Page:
River transport and reshaping Africa



Ashraf Ghazy, Damietta, Egypt


As Governments across Africa recognise the value of inland waterways, African rivers can be used to great effect by integrating transport network across the continent.

River privilege

While road and rail networks require constant maintenance and upgrading, navigable rivers and lakes call for far less investment and become of greater use when  integrated with road and rail links.

Various forms of cargo, particularly containerised commodities, can be easily moved using multimodal transport. This often requires Inland Container Depots (ICDs) to be developed at the nexus of road, rail and water transport networks, which means investment.

A good example is Ather Ennaby river port, Cairo which is currently being developed to help boost Egypt’s container throughput to 350 million by 2020. The Ballore ICD at Kampala, which serves the rest of Uganda, Rwanda, Burundi, Southern Sudan and Eastern DR Congo, is another good example. Governments usually focus on other high profile, although often less effective projects. This results, however, in a lack of investment resources to initiate river waterway rehabilitation and begin the catalyst for barge traffic.

A consortium comprising of donor agencies, governments of African estates and the private sector could secure the necessary finance and avoid this obstacle which decision-makers usually encounter.


Much effort is still needed to revive inland waterway transport in the community of Eastern and Southern African Estates (COMESA). Relevant resolutions have already been taken to bring COMESA countries together. COMESA trade has expanded from US$3.1 billion in 2000 to nearly US$9.0 billion in 2007, due to the removal of tariffs among member states under the Free Trade Area (FTA) Agreement. COMESA countries have a combined GDP of about US$290 billion and a population of 400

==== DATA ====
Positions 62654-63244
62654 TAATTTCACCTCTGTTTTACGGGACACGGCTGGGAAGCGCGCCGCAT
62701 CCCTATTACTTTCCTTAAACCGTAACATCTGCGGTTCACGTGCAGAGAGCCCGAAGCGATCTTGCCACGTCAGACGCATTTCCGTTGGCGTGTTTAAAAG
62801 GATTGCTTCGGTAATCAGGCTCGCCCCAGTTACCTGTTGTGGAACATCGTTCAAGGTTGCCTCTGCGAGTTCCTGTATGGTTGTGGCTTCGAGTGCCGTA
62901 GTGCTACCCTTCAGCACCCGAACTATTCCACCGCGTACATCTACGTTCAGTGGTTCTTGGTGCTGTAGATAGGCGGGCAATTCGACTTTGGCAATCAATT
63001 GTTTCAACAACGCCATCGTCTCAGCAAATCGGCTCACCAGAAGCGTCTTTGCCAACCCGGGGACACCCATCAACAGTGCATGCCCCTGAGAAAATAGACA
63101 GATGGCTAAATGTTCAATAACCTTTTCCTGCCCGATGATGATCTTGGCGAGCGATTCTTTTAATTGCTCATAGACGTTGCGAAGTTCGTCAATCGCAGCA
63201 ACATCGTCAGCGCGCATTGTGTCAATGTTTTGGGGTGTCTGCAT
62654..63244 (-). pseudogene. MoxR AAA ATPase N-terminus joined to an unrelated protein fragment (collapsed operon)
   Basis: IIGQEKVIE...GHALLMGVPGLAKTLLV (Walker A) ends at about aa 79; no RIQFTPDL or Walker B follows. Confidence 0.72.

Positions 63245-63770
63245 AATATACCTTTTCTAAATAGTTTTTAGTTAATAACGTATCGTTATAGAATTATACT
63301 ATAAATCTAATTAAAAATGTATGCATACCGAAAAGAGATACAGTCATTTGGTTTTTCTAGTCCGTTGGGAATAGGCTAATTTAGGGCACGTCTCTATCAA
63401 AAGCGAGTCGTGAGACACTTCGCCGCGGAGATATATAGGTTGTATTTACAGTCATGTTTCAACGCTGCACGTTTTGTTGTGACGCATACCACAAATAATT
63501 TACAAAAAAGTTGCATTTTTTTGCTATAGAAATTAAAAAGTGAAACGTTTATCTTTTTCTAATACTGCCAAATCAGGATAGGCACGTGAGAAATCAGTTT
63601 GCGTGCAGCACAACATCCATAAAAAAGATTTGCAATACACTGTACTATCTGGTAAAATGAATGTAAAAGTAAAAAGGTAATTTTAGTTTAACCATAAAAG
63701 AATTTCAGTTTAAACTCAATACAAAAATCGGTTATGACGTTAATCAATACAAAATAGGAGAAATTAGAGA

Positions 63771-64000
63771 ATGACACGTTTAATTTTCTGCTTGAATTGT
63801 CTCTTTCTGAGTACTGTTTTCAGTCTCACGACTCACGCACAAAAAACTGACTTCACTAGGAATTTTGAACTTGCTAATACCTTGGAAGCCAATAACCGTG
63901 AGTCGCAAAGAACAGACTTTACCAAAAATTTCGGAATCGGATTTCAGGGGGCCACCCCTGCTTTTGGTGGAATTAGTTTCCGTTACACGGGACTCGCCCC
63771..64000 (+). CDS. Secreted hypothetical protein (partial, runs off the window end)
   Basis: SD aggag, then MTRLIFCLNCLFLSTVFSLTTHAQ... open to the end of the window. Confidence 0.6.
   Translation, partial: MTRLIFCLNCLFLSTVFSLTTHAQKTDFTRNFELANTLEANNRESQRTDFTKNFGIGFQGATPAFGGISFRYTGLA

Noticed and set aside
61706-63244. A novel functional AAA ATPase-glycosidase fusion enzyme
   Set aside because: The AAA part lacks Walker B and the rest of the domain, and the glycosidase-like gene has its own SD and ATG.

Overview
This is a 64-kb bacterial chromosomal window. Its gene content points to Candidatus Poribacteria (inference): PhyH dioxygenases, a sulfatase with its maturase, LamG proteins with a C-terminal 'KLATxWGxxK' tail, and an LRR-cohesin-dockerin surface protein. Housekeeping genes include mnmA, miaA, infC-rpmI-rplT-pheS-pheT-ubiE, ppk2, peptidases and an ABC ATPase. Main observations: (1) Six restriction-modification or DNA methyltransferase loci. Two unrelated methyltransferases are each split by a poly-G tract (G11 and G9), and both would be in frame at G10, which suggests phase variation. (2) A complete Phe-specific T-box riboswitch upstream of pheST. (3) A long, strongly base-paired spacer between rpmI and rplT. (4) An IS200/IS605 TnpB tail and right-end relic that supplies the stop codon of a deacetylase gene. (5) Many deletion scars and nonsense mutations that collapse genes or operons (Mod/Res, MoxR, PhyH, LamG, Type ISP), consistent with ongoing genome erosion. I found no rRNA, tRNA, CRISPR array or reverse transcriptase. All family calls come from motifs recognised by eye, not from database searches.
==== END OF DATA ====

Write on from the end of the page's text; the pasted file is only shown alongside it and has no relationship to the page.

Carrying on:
million people. To supply the requirements of such a huge and rapidly growing population is definitely a daunting task.

COMESA Secretary General Sindiso Ngwenya has recently begun touring African states to propagate the concept of ‘Buy African, Build Africa’ (BABA) strategy that aims to encourage trade amongst nations of the continent and to address common goals. River Transport is supposed to play a key role on that.

The Greater River Nile project

An ambitious feasibility study conducted by Capt. Abdelkader Saeed, Chairman of the newly founded The Great River Nile Co., proposes the use of The River Nile in inland cargo movement. According to the memo he submitted to the Ministry of Transport, door-to-door services will be included in the project, which should  incorporate inland road transport links only between seaports and river docks.

Should the project materialise, benefits such as reduced costs, reduced time, less burdens on road transport and less environmental pollution are expected. Locally available equipment will be in operation until The River Port Fleet is constructed and selected cadres receive necessary training abroad. From a microeconomic perspective, the Great River Nile Project should provide new work opportunities and prop up the development schemes for villages across the Nile as it forges its
passage through them.

From a macroeconomic perspective, the idea is expected to invigorate multimodal transport in the area as a whole. This translates into direct benefits to maritime and air transport links. The door-to-door services that the multimodal system is to offer, should help expedite cargo release from ports.

This will lead to better stevedoring rates, higher cargo turnover and more revenues together with easing vehicle congestion on port gates. Several Arab Transport tycoons have long searched for such a project viewed by many as a timely buoyant to maritime transport in the region.

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